Wednesday, March 04, 2009

Mon kingdoms

From Wikipedia, the free encyclopedia

Jump to: navigation, search

Mon kingdoms ruled large sections of Burma from the 9th to the 11th, the 13th to the 16th, and again in the 18th centuries.

The first recorded kingdom that can undisputedly be attributed to the Mon people was Dvaravati, which prospered until around 1000 AD when their capital was sacked by the Khmer Empire and most of the inhabitants fled west to present-day Burma and eventually founded new kingdoms. These, too, eventually came under pressure from new ethnic groups arriving from the north.

About the same period, southward-migrating Burmans took over lands in central Myanmar once dominated by Pyu city-states and the Tai started trickling into South-East Asia. The Burman ( Bamar ) established the kingdom of Bagan. In 1057, Bagan defeated the Mon kingdom, capturing the Mon capital of Thaton and carrying off 30,000 Mon captives to Bagan.

After the fall of Bagan to the invading Mongols in 1287, the Mon, under Wareru an ethnic Tai, regained their independence and captured Martaban and Bago, thus virtually controlling their previously held territory.

A main body of ethnic Shan / Tai migration came in the 13th century after the fall of the Kingdom of Dali to the Mongol Empire and filled the void left by the fall of the Bagan kingdom in northern Burma forming a loose coalition of city-states . These successive waves of Bamar and Tai groups slowly eroded the Mon kingdoms, and the next 200 years witnessed incessant warfare between the Mon and the Burmese, but the Mon managed to retain their independence until 1539. The last independent Mon kingdom fell to the Burmese when Alaungpaya razed Bago in 1757. Many of the Mon were killed, while others fled to Thailand.



[edit] List of Mon monarchs

Mon monarchs ruled lower Burma from 1287 to 1539 with a brief revival during 1550-53.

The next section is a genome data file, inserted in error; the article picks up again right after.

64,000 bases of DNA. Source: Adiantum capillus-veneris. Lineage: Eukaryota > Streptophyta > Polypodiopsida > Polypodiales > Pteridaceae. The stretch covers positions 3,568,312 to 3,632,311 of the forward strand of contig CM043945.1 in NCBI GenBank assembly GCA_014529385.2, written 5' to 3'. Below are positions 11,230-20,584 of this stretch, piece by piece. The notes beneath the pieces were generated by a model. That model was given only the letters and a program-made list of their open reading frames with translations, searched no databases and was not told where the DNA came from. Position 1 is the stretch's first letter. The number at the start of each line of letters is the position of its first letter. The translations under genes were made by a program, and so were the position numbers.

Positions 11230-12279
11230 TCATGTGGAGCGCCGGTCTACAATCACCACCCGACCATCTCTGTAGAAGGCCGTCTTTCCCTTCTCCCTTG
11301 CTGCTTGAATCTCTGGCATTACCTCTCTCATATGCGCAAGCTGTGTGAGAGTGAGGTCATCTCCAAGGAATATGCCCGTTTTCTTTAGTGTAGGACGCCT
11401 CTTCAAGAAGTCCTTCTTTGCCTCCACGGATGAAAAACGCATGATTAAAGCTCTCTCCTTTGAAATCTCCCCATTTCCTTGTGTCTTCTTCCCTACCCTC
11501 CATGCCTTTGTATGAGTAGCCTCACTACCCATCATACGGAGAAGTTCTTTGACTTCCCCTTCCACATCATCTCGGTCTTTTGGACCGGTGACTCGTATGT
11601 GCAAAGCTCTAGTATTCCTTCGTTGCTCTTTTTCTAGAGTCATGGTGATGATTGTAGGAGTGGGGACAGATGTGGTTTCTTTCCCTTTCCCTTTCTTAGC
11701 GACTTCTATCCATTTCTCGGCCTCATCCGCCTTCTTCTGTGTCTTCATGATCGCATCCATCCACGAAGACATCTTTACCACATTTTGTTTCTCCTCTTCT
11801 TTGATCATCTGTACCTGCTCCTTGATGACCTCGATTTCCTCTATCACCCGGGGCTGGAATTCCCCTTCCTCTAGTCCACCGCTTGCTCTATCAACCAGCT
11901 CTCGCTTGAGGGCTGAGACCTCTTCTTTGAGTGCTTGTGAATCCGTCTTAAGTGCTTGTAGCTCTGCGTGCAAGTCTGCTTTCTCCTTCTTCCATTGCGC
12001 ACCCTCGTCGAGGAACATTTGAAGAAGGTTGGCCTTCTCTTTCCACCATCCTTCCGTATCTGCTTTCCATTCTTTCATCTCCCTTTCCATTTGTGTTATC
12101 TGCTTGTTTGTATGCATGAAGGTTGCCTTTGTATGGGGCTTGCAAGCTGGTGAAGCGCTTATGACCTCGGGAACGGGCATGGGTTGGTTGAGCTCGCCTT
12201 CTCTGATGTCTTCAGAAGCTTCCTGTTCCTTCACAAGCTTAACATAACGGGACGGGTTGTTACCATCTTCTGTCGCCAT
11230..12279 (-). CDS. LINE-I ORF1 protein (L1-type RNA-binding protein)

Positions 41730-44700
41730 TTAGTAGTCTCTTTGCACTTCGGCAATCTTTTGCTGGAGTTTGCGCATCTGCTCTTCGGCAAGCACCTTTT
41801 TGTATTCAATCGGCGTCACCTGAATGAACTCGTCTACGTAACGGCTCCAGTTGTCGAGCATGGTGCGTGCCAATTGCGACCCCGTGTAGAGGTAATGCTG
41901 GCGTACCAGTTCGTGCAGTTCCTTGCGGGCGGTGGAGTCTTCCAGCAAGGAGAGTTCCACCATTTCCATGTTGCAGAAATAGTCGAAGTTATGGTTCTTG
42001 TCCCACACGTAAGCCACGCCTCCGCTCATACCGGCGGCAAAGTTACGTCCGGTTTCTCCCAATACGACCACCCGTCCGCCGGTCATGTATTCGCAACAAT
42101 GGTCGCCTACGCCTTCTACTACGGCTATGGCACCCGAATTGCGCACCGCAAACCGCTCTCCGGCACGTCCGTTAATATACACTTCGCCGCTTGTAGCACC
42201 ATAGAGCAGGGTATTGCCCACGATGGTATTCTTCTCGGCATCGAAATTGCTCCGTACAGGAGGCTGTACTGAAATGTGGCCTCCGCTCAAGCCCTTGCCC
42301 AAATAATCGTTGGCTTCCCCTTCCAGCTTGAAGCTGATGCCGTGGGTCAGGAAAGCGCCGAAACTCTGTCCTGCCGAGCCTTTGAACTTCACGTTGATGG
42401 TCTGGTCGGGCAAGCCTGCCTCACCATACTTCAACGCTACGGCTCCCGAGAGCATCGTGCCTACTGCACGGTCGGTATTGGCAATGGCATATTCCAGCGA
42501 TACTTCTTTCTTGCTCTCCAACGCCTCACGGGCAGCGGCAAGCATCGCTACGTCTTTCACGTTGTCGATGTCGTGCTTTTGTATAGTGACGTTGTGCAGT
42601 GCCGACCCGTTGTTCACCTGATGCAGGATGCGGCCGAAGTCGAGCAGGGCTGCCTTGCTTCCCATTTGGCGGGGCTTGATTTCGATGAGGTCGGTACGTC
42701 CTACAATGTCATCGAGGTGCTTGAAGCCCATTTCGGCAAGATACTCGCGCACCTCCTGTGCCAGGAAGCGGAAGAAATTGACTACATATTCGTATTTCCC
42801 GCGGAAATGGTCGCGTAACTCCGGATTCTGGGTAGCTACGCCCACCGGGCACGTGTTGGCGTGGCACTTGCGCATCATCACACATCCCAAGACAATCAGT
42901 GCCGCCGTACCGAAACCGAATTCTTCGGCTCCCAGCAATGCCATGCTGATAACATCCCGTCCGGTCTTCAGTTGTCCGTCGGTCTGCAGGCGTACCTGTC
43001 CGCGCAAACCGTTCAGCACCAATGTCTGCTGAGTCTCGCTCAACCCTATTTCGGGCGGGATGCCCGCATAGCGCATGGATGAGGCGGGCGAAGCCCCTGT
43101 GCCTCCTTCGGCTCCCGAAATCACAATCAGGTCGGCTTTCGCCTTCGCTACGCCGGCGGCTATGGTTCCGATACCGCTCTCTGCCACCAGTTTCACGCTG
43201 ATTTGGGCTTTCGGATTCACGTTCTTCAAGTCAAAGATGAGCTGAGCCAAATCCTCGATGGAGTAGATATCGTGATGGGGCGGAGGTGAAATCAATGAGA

Mon name Dates BE years Succession Death Burmese Pali Other names
Wareru 1287-96 649 19

Magadu, Wa Roe, Warow, Wariru
Hkun Law 1296-1310 668 4 brother murdered Hkun Law
Saw U 1310-24 672 13 nephew murdered Saw O
Saw Zein 1324-31 685 7 brother murdered

Zein Pun 1331

murderer murdered

Saw E Gan Gaung 1331


Banya E Law 1331-48 692 18 cousin
Binnya E Law

Binnya U 1348-83 710 37 son natural death Binnya U
Rajadhirat 1383-1421 747 39 son accident Razadarit
Binnya Nwe
Banya Dhamraja 1423-26 785 3 son murdered Binnyadammayaza

Binnya Ram I 1426-46 788 20 brother
Binnyaran Ramarajadhirat Binnya Rankit
Banyabarow 1446-50 808 4 nephew
Binnyawaru Jayaddisarajadhirat Banyabarvor,
Banya Ken Dau 1450-53 812 3 cousin

Dhammatrailokyanatha Banya Ken, Binya Keng, Banya Kyan
Mawdaw 1453 815

Baña Thau 1453-1472 815 7
abdicated Shin Sawbu Viharadevi
Dhammacedi 1472-92 822 31 son-in-law natural death Dammazedi Ramadhipati Dhammazedi, Damazedi, Dhammachedi, Dhammaceti
Binnya Ram II 1492-1526 853 35 son
Takayutpi 1526-39 888 14 son
Smim Sawhtut 1550

usurper murdered Smim Sawhtut
Smim Htaw 1551-53
2 usurper executed Smim Htaw

[edit] See also

[edit] References

  • Guillon, Emmanuel (tr. ed. James V. Di Crocco) (1999) The Mons: A civilization of Southeast Asia, Bangkok: The Siam Society.
  • Harvey, G.E. (1925) History of Burma: From the earliest times to 10 March 1824 the beginning of the English conquest, New York: Longmans, Green, and Co.
  • Phayre, Arthur Purves. History of Burma including Burma Proper, Pegu, Taungu,
  • Tenasserim, and Arakan: From the Earliest Time to the End of the First War With British India. London: Trübner & Company. 1883; Reprint: Bibliotheca Orientalism, Bangkok: Orchid Press, 1998.

[edit] Further reading

  • "The Mon-pa Revisited: In Search of Mon." François Pommaret. In: Sacred Spaces and Powerful Places In Tibetan Culture: A Collection of Essays. (1999) Edited by Toni Huber, pp. 52-73. The Library of Tibetan Works and Archives, Dharamsala, H.P., India. ISBN 81-86470-22-0.

No comments: